Gov. Cuomo announced last week that he would allocate $200 million in Sandy aid money toward child care, healthcare and senior centers damaged or destroyed by Hurricane Sandy and unable to cover the entire cost for recovery.
After the storm, much of South Queens’ health and human services facilities were left in ruins and all across the disaster zone — even nine months later — services are still scattered and struggling.
The funding will come in the form of social services block grants and will cover structural repairs, renovations of facilities and costs that are child care-related as well as nutritional, such as kitchen appliances.
“During and after Hurricane Sandy, New York State’s health and human service providers performed critical work for New Yorkers, and they continue to be essential resources to communities recovering from the storm,” Cuomo said in a press release last week. “These organizations serve the needs of many of the state’s most vulnerable residents including our seniors, children and low-income families, and in their line of work, they have also suffered financial losses and damage to their facilities from the storm. This funding will provide the support they need to continue helping their communities, and I urge those impacted to apply for this assistance.”
New York State submitted its funding plan to the U.S. Department of Health & Human Services — the head of which, Secretary Shawn Donovan, is the federal government’s point person on Sandy recovery — on June 30, and the plan was approved by the federal agency on July 22
Assemblyman Phil Goldfeder (D-Rockaway Park) praised Cuomo’s decision, and said he hoped some of it would go to Far Rockaway’s St. John’s Hospital, the only full hospital on the peninsula and the only one in the borough that suffered damage in Sandy.
“In the aftermath of Sandy, St. John’s Hospital’s services were crucial for our community and they continue to be an essential resource for our families,” he said. “I think a significant portion of this funding should go to St. John’s.”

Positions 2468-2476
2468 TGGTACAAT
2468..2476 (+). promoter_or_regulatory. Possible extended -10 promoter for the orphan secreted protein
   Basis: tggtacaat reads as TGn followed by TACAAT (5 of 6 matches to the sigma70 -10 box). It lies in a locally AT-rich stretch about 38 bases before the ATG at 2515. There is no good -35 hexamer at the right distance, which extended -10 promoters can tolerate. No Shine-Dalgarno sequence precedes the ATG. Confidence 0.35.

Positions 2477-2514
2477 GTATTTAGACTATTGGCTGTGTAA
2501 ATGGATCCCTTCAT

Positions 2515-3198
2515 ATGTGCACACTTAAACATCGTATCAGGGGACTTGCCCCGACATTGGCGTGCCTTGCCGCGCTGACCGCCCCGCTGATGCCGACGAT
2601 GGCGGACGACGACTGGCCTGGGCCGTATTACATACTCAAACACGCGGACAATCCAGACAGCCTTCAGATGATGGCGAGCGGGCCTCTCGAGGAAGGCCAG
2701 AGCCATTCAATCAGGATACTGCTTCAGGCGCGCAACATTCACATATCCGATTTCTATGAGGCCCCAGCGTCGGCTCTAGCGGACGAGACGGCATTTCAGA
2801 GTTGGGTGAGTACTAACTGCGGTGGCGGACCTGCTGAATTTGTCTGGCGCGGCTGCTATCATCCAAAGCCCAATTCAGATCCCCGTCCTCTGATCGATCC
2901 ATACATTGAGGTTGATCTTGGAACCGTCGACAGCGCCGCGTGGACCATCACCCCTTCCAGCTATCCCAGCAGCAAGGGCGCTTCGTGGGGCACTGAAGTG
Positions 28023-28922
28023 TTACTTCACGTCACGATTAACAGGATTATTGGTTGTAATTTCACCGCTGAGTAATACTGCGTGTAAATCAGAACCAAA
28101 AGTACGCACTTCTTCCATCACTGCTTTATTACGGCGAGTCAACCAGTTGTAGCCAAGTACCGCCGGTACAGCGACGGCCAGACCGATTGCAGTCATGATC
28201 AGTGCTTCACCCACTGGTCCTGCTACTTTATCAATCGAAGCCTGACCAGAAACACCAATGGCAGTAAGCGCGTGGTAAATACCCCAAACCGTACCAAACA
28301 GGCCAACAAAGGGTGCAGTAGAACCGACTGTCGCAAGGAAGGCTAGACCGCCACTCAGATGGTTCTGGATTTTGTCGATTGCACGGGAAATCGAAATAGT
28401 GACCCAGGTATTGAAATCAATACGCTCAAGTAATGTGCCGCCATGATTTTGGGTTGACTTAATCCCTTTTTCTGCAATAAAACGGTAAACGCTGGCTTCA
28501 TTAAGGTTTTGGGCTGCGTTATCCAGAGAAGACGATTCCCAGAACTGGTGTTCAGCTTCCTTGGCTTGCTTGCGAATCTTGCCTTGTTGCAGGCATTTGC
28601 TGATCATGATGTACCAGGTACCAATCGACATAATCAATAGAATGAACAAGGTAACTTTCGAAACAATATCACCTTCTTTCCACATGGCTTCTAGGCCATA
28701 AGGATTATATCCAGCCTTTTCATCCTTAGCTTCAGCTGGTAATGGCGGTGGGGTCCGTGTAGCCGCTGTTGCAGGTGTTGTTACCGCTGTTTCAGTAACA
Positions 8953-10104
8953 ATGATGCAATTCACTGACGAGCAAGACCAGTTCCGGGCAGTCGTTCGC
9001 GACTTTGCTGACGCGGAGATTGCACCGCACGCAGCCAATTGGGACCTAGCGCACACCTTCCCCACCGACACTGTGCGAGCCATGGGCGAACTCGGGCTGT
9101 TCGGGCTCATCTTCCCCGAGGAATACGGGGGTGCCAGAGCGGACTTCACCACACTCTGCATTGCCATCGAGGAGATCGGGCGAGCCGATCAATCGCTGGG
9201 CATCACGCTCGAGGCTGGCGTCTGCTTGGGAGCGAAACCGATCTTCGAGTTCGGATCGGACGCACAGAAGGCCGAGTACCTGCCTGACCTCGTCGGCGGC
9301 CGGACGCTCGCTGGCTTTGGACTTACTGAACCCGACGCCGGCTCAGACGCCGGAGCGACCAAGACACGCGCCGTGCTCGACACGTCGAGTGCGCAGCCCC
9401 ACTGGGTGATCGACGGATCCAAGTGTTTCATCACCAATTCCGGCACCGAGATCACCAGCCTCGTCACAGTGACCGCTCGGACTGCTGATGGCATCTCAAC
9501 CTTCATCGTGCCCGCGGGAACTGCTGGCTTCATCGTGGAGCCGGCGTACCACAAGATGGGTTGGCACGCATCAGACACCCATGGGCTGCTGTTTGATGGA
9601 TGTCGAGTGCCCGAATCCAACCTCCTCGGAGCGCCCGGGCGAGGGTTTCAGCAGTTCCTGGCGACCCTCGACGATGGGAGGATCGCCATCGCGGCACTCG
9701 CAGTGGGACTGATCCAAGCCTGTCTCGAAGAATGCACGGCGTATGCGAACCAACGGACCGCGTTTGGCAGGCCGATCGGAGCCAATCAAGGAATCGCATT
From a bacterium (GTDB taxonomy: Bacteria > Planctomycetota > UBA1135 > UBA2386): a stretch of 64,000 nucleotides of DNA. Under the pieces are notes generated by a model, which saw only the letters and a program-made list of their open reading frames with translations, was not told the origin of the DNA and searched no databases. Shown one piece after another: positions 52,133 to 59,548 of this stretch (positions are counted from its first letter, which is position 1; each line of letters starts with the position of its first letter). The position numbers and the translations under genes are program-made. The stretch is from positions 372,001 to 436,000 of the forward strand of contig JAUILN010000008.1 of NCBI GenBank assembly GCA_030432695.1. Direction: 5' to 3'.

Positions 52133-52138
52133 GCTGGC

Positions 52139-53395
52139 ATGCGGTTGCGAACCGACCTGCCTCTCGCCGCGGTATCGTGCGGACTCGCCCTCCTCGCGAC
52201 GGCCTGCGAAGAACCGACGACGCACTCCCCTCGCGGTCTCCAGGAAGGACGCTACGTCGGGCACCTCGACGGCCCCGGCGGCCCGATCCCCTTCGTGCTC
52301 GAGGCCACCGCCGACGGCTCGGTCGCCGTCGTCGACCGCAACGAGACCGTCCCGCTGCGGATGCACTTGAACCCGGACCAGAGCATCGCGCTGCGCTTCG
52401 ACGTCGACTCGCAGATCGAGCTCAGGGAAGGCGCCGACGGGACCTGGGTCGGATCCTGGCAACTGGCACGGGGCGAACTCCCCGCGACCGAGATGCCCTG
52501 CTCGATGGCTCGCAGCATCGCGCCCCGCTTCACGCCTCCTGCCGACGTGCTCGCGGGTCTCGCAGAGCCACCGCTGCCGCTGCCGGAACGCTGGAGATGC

Goldfeder noted that the hospital not only serves Queens, but also some Nassau County neighborhoods.
Cuomo’s decision was also good news to many who own daycare and healthcare organizations who are still looking to get back on their feet since Sandy. Many daycares and doctors’ offices operate out of private homes in heavily residential southern Queens that were badly damaged in Sandy and rebuilding has moved at a slow place.
Frances Scarantino said her Howard Beach daycare center, Reach for the STARS, lost everything in Sandy and is still not up and running.
“We’re at about 95 percent now,” she said, noting that before the storm, there were 16 children registered in her daycare. “I know some of them aren’t even back into their homes. We’ve been trying to accommodate them in different ways.”
Scarantino said she would be interested in applying for a block grant for her daycare center, but wasn’t sure if it would also cover the youth center, STARS, that she runs in Coleman Square. The center’s facility was flooded by nearly 10 feet of water in the storm. It opened a few months after the storm, but is still not operating back at normal.
“We’re not 100 percent back in yet,” she said. “I paid for the costs of the fixes out of my pocket and took out loans.”
Sephora Rosario, a spokeswoman for Catholic Charities of Brooklyn and Queens, saidher organization will also be applying for grant money as part of Cuomo’s program to cover some of the costs endured by the Howard Beach Senior Center, whose former facility at the Rockwood Park Jewish Center was destroyed in Sandy. The center was later displaced and taken over by Catholic Charities.
Healthcare and human service providers can submit applications for funding through Aug. 30 at nysandyhelp.ny.gov.